LAKEBOS / The role of cattle at Prehistoric lake-dwelling sites in Switzerland
Third-party funded project
Project title LAKEBOS / The role of cattle at Prehistoric lake-dwelling sites in Switzerland
Principal Investigator(s) Schibler, Jörg
Co-Investigator(s) Wright, Elizabeth Lizzie
Project Members Schlumbaum, Angela
Organisation / Research unit Departement Umweltwissenschaften / Archäozoologie (Schibler)
Project Website
Project start 01.10.2018
Probable end 30.09.2020
Status Active

The development of farming in the Neolithic fundamentally changed human life. Livestock animals and farming innovations are thought to have spread across Europe during the Neolithic period via two distinct dispersal routes: 1. along the Danube
corridor and through central Europe and 2. along the Mediterranean coast. This resulted in two distinctive cultural areas linked with particular modes of animal husbandry; a central European area with cultures based on cattle herding, and a
Mediterranean area with cultures based on caprine husbandry. These husbandry patterns became embedded in these regions and remained the focus of agricultural practices into the Bronze Age and beyond. Switzerland is located between
these two geographical and cultural regions and the Neolithic and Bronze Age cultures here represent a rare meeting and interaction point between them, yet very little work has explored the nature of this. Switzerland also has many large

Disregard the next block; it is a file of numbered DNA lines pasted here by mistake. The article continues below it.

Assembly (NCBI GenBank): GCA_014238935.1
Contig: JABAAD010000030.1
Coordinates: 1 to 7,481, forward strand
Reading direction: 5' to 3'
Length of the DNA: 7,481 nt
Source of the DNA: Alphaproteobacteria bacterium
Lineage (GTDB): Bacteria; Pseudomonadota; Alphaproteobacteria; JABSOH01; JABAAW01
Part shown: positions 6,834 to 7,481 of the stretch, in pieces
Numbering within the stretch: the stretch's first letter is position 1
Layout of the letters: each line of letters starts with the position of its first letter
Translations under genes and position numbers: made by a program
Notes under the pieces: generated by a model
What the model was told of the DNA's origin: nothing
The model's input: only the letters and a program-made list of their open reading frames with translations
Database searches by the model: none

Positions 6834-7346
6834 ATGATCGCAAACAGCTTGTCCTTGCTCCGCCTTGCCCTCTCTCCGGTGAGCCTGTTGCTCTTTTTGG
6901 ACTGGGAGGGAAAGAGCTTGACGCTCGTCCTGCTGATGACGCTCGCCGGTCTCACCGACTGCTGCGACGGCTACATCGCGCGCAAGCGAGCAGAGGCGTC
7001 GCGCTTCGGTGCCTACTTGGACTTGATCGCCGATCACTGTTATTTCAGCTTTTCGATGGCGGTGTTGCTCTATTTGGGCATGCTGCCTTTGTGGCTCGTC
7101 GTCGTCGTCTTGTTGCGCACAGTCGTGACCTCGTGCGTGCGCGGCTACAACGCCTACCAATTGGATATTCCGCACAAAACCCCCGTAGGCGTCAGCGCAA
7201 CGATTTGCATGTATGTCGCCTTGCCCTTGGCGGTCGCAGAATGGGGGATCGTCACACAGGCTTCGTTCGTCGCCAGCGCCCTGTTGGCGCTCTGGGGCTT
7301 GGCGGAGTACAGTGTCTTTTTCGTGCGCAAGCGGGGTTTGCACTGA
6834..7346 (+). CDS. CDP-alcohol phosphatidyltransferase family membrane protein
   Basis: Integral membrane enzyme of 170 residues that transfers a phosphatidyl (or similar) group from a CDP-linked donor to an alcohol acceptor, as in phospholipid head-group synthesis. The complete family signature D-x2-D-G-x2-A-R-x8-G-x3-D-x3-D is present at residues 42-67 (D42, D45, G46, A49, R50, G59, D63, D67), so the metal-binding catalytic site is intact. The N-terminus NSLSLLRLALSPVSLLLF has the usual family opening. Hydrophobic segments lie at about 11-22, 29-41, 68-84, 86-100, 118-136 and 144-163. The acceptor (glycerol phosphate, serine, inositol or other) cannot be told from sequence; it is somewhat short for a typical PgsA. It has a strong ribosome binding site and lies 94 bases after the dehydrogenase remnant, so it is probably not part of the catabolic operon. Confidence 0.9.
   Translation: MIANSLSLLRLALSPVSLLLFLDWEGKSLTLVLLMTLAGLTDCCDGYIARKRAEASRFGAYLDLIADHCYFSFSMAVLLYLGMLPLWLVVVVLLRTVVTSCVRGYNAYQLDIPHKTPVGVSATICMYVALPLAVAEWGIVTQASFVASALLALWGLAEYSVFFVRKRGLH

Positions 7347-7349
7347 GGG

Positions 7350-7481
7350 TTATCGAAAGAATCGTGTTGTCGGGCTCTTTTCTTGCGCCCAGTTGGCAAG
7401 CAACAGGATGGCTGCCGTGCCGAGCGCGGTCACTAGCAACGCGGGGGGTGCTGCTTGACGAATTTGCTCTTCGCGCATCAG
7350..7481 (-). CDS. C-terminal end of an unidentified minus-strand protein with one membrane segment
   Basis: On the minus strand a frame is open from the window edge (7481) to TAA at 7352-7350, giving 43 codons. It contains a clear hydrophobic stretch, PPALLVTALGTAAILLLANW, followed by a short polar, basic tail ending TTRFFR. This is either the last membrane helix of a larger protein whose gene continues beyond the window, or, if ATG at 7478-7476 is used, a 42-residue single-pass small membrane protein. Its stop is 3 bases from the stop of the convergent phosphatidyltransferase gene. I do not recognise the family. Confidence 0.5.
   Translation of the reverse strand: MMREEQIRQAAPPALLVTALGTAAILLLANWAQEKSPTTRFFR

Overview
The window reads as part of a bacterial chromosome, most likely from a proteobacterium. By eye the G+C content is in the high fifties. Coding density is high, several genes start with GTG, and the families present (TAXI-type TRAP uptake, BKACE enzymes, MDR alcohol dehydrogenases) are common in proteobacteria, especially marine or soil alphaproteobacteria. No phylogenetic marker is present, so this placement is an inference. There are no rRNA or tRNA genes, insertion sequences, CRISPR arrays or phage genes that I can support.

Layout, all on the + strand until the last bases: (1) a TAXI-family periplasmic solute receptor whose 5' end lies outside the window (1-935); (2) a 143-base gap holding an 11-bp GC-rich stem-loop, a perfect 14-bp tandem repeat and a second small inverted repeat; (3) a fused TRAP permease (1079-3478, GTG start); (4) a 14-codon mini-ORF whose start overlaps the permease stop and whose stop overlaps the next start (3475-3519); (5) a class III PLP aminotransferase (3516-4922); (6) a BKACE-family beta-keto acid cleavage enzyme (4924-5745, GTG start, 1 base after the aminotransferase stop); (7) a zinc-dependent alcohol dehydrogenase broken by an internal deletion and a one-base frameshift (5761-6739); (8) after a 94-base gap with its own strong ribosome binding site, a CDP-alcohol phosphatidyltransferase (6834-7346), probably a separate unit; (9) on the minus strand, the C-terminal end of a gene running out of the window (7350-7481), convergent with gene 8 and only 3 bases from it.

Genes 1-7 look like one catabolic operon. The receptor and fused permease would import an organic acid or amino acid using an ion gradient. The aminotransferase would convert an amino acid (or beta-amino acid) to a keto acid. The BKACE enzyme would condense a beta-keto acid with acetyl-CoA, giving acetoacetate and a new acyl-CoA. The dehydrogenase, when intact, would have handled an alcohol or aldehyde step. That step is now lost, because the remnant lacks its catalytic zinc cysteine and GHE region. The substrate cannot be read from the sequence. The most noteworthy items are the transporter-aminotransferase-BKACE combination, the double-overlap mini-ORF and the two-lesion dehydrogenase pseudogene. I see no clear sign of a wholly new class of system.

assemblages of perfectly preserved faunal remains from prehistoric lake dwelling sites where precise dating of different settlement phases can be achieved, representing a rare opportunity for the study of human-animal interactions with incredible temporal precision.
The LAKEBOS project will use cattle, the most common domestic species at Swiss prehistoric sites, and a vital part of the new Neolithic farming ‘package’, as a proxy for investigating the way in which prehistoric agricultural practices from central
European and Mediterranean cultures passed through this region and interacted with each other. It will use archaeozoological methods to investigate body size and shape change and demographic fluctuations on both a spatial and temporal scale. It will also use ancient DNA to investigate the potential for the introduction of new cattle groups into the region. The spread of agricultural innovations across Europe is the focus of some of the most important debates in archaeology, and this project will provide a vital contribution.

Keywords archaeozoology, cattle, Bos taurus, Neolithic, Bronze Age, biometry, wetland archaeology
Financed by Commission of the European Union

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